As reported by Money Marketing today, new technology is increasingly able to measure human emotion and how consumers make decisions. This has huge potential to enhance the analysis of attitude to risk and better understand client preferences.
A frequent argument I hear from people who say automated advice can never compete with human advice is that machines are unable to pick up the non-verbal clues an experienced adviser can detect when talking to clients. This emerging technology means this will soon no longer be the case.
Swiss-based Fintech firm nViso has been at the forefront of these changes for several years. In July it launched Emotion Advisor, an online tool that can be used by advisers to help their clients better understand how emotions influence their financial decision making.
As advisers frequently experience, consumers can be far from rational when making financial decisions. But how can we help them understand where such irrational behaviour comes from in order to address its impact when planning finances?
Using Emotion Advisor is remarkably simple for the client. All they have to do is position themselves comfortably in front of their PC, allow their webcam and microphone to connect with the software and align their face with the centre of a circle that appears on the screen.
The system first asks users to rank six financial priorities – retirement, investment portfolio, family and giving, cash flow, financial adviser and financially organised – simply by dragging and dropping tabs into a new order.
The user then simply takes a deep breath and listens to the system talking about financial matter for three minutes in total, spending a short time describing the six areas they have prioritised. During this time the system monitors their face and the various movements using 43 facial muscles that provide 170 facial tracking points and applies them to seven emotional states – sadness, fear, anger, happiness, surprise, disgust and neutral – based on the Ekman Facial Action Coding Standard.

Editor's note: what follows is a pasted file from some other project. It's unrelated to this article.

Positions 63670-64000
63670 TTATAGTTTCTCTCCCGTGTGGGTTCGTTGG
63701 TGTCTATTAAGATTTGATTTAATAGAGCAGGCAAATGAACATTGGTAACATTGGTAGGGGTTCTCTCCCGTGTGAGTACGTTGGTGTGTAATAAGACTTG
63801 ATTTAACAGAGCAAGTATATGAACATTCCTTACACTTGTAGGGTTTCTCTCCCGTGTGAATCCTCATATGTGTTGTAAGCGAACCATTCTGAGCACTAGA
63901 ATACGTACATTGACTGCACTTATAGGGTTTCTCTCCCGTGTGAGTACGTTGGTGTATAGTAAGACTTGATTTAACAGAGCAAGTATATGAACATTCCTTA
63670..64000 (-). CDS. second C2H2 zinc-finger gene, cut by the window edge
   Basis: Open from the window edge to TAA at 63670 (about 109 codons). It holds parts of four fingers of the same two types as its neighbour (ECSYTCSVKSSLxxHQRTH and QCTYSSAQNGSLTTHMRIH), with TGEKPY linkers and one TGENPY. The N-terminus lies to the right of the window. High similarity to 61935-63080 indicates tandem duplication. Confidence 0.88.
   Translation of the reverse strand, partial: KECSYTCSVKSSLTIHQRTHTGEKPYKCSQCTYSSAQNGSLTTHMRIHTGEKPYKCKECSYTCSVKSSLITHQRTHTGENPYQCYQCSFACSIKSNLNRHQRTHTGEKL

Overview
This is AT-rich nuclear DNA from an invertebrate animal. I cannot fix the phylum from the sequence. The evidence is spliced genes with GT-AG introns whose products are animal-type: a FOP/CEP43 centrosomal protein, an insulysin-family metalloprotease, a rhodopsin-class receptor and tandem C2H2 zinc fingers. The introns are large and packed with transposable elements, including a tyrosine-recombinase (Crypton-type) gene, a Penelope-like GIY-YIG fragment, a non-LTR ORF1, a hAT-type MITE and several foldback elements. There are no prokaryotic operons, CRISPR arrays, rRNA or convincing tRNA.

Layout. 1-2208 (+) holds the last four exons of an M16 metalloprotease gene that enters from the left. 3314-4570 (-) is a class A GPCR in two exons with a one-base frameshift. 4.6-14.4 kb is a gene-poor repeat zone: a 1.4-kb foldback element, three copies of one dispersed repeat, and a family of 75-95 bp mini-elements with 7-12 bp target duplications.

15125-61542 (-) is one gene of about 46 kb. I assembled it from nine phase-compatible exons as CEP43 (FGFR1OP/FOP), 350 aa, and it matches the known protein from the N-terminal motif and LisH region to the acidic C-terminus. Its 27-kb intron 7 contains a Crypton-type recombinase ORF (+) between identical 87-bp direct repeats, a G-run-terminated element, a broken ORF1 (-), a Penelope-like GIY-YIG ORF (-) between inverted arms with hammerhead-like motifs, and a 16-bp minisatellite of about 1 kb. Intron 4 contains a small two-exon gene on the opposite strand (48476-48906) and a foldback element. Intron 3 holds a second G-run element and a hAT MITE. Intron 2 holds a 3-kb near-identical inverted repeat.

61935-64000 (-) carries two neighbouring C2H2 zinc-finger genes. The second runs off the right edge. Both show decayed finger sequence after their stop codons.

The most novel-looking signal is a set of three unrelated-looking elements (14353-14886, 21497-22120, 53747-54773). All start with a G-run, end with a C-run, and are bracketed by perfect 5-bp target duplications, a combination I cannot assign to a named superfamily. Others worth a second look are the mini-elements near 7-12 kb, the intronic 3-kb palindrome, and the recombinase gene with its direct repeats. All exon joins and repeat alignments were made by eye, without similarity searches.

A report is automatically generated at the end of the three minutes. This begins by showing the clients their personal reaction measured by the seven emotions to each of the six subjects explored. Users can click on the icons for each emotion to show these individually. It then compares the client’s stated priorities with those identified by the software to highlight subconscious differences between what the client is saying and their underlying emotions.
A comparison is provided showing the emotional reaction to each subject, and the system also includes the ability to show a partner’s emotional reaction to the same subjects. This will identify where there may be a need to compromise on solutions and preferences for each partner. Finally, a list of financial priorities from an emotional perspective is discussed.
In this format the software is not a competitor to the adviser. It is a great way for firms to stimulate client interest and highlights how companies will mix science and technology with their own service to produce the best customer outcome.
The current version is very much focused around the baby boomer generation and American baby boomers at that. However, even in this format, it is clear the technology has much to offer. The ability to understand consumer attitude to risk and other important factors based on emerging sciences could radically restructure the way such issues are approached.
nViso has the potential to enable advice firms to build new and far more customer friendly processes supported by science. The next generation of advisers will have a wide array of tools at their disposal that will enable them to have far greater insights into customers’ true preferences. This can only lead to better customer outcomes.
Cynics might suggest there will be little consumer interest in such an approach. However, the results of a trial of an earlier nViso system EmotionScan with Bank of New Zealand proved otherwise. During the exercise 200,000 people (6 per cent of the New Zealand population) used it. Systems like this will present a major challenge to traditional risk profiling technology. Traditional techniques of asking consumers a series of questions and capturing responses may become as obsolete as the paper-based processes risk-profiling software replaced.
Ideally, established suppliers will find ways to work with these new technologies to produce solutions that leverage existing knowledge while embracing new ways of measuring human emotion and decision processes. The service can be accessed at emotionadvisor.com by anyone who wants to give it a try.
Ian McKenna is director of the Finance & Technology Research Centre